Blues Caravan 2022 @ Spirit of 66
Words & photos: Vincent Abbate
From its inception in 2005 until, say, two and a half years ago, the Blues Caravan went off pretty much without a hitch. For roughly 15 years, you could count on the annual tour of Ruf Records artists for good vibes and solid entertainment. Along the way, it gave us a first glimpse of numerous artists on the rise who’ve since become staples of the international blues scene.
Then COVID happened.
The 2020 edition of the Caravan (Ryan Perry, Whitney Shay & Jeremiah Johnson) had got off to a spectacular start before having the rug roughly pulled out from under it. A new tour was planned for 2021 but never materialized due to the uncertainty of international travel and the ever-present threat of lockdown. Even the line-up that debuted early in 2022, with Ghalia Volt, Katie Henry and Will Jacobs, just barely came together; again, travel issues forced label head Thomas Ruf to reconfigure the tour several times.
Volt, Henry and Jacobs were good together. Disparate musicians to be sure – but unlike certain prior Caravan line-ups hampered by their stylistic differences, this troupe of young artists, hungry to hit the stage after the long corona layoff, put on one heck of a show. So much so that I decided to go back for more on the fall leg of the tour.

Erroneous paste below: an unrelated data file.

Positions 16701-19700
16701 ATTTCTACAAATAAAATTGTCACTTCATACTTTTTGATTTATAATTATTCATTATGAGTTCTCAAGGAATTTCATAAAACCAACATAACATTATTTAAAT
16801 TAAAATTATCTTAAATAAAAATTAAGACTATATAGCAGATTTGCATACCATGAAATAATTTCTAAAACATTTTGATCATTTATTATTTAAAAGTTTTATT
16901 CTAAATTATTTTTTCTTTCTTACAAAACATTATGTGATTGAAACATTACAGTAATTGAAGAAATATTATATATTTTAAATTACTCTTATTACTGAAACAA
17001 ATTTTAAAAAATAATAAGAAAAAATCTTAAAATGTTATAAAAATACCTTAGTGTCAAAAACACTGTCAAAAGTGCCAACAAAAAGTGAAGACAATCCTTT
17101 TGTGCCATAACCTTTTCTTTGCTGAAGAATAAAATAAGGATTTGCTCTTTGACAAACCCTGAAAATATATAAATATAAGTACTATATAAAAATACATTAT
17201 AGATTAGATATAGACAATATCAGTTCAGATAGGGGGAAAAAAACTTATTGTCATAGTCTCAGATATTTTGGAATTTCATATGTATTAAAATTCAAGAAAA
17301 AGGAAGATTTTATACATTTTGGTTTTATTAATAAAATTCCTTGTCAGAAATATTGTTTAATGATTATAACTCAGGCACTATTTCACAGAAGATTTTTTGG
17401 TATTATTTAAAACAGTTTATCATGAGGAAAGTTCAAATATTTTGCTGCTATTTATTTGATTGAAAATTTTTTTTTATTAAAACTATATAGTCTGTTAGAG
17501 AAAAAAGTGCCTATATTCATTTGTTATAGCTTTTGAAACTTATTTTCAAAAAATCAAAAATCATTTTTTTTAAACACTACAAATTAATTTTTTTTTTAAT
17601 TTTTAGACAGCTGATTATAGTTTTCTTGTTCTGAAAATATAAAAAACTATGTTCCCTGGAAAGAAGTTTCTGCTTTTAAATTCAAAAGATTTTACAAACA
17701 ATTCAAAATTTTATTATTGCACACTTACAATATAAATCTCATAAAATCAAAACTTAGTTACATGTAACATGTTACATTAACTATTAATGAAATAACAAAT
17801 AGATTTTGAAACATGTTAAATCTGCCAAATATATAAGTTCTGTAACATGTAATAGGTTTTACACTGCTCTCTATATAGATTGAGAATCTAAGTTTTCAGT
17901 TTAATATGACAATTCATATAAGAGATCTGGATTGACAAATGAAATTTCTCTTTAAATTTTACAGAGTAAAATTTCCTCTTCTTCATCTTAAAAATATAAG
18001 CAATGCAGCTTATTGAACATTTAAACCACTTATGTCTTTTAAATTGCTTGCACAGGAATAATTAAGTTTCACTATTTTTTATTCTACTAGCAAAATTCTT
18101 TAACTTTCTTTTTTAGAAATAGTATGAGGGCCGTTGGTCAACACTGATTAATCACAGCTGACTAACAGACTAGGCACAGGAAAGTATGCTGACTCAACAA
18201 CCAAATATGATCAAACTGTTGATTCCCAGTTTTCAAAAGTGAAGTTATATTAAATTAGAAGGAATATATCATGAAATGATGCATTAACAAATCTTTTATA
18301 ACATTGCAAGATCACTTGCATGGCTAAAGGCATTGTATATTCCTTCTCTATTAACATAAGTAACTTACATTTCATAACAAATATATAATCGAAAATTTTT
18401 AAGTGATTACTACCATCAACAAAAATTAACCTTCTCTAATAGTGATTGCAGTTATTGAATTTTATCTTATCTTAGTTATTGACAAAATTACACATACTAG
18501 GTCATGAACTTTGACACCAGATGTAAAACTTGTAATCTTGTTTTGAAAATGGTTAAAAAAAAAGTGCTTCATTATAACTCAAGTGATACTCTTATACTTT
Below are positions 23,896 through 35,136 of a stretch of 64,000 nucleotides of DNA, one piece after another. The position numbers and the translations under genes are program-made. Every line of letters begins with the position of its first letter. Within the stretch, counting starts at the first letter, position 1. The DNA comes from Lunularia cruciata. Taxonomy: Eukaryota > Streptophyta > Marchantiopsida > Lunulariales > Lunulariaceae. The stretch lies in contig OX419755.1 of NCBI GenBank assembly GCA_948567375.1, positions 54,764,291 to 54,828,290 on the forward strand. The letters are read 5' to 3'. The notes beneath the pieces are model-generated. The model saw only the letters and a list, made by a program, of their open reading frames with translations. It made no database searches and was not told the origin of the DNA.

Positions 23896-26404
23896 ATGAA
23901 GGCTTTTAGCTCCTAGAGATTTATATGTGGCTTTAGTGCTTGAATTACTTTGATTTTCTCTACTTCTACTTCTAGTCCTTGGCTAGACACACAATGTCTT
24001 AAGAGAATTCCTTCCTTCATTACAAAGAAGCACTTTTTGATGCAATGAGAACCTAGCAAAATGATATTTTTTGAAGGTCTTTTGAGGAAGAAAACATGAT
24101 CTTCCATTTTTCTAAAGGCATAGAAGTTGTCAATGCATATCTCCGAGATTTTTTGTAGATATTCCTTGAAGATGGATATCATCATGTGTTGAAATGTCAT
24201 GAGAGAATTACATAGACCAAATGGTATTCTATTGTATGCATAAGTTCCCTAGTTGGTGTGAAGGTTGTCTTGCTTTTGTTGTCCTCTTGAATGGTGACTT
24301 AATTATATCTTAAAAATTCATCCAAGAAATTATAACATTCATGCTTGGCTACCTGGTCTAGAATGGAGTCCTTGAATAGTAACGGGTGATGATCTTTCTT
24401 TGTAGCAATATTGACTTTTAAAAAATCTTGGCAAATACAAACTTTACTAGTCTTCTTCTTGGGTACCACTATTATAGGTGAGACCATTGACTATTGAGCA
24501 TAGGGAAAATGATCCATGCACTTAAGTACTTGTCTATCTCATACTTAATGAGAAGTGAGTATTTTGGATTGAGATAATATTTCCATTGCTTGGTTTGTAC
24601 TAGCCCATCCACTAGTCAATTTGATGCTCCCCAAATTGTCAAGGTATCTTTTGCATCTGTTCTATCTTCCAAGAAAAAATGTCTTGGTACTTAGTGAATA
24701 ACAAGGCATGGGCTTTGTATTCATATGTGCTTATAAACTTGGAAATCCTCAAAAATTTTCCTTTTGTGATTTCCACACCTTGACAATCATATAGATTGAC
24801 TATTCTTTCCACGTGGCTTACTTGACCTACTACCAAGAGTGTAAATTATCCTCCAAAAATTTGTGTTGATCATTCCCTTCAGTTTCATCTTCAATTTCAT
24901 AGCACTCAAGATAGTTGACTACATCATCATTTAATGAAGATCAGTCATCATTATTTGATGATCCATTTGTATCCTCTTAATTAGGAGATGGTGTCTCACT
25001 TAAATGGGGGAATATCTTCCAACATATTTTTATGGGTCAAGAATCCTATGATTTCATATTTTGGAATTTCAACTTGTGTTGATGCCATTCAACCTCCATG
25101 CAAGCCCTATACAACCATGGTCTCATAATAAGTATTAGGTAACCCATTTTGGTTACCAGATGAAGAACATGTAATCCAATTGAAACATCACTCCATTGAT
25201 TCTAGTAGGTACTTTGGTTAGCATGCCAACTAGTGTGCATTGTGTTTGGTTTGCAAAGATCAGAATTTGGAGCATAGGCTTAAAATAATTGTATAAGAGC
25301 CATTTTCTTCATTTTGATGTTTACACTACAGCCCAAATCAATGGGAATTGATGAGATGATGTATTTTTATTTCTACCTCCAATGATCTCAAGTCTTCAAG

But problems arose once again. Will Jacobs, a Chicago native who’s made a second home in Berlin, was a late scratch due to an undisclosed personal issue. Thomas Ruf had to scramble for a last-minute replacement – finding it in the person of Eliana Cargnelutti, a veteran of the 2015 Caravan. Cargnelutti raced north from her native Italy to make the first tour stop in Belgium and a single rehearsal before taking the stage alongside Volt, Henry, drummer Denis Palatin and bassist Tomek Germann.
A decent-sized crowd filled Vervier’s venerable Spirit of 66 for this tour kickoff concert and those in attendance were pumped up and ready to party. Despite a few musical bumps and snags due to rust and unfamiliarity, the performance would prove to be a triumph – of youth and enthusiasm over cool perfectionism, of joy and desire over nightmare logistics.
After the full band opened with this year’s unofficial tour anthem, the catchy “Hop On A Ride,” Katie Henry took over with an engaging set highlighting songs from her recent album On My Way. The New Jersey-based singer and songwriter is fairly new to the international scene and makes up for in down-to-earth charm what she may lack in experience. Mixing bluesy, soulful sounds and a vibrato that indeed at times recalls Janis Joplin, Henry switches off between keyboards and guitar. Her temperamental Gibson SG wasn’t doing her any favors in Verviers, demanding to be retuned mid-song on more than one occasion, but she shone on electric piano, calling the great Billy Preston to mind. Henry mines the rich musical soil of the 60s and 70s without it ever feeling heavy-handed or intentional.